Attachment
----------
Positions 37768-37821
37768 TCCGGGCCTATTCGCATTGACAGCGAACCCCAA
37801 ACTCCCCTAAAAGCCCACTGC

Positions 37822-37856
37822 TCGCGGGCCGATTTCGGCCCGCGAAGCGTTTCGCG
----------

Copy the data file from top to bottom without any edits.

Positions 37768-37821
37768 TCCGGGCCTATTCGCATTGACAGCGAACCCCAA
37801 ACTCCCCTAAAAGCCCACTGC

Positions 37822-37856
37822 TCGCGGGCCGATTTCGGCCCGCGAAGCGTTTCGCG